Skip to main content

Departmental Responsibilities

Volume 884: debated on Wednesday 22 January 1975

The text on this page has been created from Hansard archive content, it may contain typographical errors.


asked the Lord Advocate what is the division of responsibilities between himself and the Solicitor-General for Scotland.

There is no formal division of responsibilities between myself and the Solicitor-General for Scotland. The Solicitor-General assists me generally in the discharge of my functions. In particular, since my parliamentary and ministerial duties require me to spend a substantial proportion of my time in London, the Solicitor-General, in practice, plays a large and valuable part in carrying on the work of the Crown Office in Edinburgh.

Does the Lord Advocate appreciate that there is a strong feeling that the undoubted talents of successive Solicitors-General for Scotland, including the present incumbent, have not been fully used, simply because, in the normal course of events, they have not had a place in the House of Commons? Will the right hon. and learned Gentleman do his best to prevent this situation continuing by seeking to ensure that, when the new assembly is set up, although he himself may remain a Member of the House of Commons and be a responsible Minister of the British Government, the Solicitor-General will be, at least ex officio, if in no other way, a member of the Scottish assembly?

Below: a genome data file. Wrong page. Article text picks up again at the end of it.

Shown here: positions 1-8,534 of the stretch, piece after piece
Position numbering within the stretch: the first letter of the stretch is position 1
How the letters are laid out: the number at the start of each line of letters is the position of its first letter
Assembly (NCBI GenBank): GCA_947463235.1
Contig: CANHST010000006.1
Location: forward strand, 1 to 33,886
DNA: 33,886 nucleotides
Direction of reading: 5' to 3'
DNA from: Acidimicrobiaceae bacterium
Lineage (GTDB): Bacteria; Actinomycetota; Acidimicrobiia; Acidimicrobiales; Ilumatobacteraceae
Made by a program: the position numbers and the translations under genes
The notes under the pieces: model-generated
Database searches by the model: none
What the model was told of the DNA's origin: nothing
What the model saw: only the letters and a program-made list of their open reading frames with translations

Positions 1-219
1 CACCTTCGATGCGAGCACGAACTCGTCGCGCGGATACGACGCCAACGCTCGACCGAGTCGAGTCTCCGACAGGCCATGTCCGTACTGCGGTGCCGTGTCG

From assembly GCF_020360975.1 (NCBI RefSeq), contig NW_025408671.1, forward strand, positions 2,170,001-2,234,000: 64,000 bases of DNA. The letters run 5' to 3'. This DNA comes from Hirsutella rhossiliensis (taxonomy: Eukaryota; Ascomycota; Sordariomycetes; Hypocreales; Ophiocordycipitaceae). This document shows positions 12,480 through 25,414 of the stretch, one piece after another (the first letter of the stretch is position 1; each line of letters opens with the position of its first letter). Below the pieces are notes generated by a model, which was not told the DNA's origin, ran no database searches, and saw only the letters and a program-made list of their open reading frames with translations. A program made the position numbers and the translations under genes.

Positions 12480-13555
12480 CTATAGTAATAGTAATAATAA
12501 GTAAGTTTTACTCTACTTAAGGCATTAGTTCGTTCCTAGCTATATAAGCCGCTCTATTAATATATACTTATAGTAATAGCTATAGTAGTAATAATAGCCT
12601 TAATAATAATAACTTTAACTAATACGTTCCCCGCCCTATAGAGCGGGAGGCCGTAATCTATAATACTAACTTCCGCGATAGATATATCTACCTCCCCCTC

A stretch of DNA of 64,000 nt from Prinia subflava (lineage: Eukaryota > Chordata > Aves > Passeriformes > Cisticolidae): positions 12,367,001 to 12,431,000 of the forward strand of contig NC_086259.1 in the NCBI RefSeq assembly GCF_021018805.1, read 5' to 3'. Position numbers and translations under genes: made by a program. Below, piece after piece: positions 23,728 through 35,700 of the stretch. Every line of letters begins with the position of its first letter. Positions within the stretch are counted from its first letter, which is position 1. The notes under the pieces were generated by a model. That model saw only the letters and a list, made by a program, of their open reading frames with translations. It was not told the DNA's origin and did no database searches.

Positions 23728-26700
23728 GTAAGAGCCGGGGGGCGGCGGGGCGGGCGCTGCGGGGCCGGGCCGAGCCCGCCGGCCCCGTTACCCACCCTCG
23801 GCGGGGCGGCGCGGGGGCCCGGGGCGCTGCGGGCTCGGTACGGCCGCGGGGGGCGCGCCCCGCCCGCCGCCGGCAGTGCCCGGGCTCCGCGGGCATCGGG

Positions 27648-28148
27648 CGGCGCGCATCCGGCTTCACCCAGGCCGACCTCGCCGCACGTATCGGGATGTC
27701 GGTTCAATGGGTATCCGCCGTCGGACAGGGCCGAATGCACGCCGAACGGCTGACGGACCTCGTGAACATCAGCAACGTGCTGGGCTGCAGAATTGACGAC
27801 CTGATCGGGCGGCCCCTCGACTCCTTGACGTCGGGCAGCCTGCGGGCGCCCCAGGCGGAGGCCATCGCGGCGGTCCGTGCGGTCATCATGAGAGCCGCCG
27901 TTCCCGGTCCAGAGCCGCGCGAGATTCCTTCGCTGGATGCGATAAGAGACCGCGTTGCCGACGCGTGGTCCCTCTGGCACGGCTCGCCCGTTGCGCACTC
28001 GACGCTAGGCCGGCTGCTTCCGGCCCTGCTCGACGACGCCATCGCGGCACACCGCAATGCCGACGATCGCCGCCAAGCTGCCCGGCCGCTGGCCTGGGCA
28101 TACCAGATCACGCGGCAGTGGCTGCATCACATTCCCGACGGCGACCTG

I have no doubt that what the hon. Gentleman says will have been noted. I agree that it is desirable, where possible, that both the Law Officers should be Members of the elected House of Parliament. I note what the hon. Gentleman says with regard to the future Scottish assembly. Plainly, that assembly will require legal advice, and the way in which this can best be done is under active consideration.

I hope that the Lord Advocate will not give any support to the highly undemocratic suggestion just made by the hon. Member for Edinburgh, Pentlands (Mr. Rifkind), that a member of the proposed democratic assembly for Scotland should be non-elected. Will he reject that out of hand?

If my hon. Friend had attended closely to the wording of my reply he would have noted that I referred to elected assemblies. I certainly intended the implication to be that it is highly desirable that the Law Officers of the Crown should be elected members, not ex officio.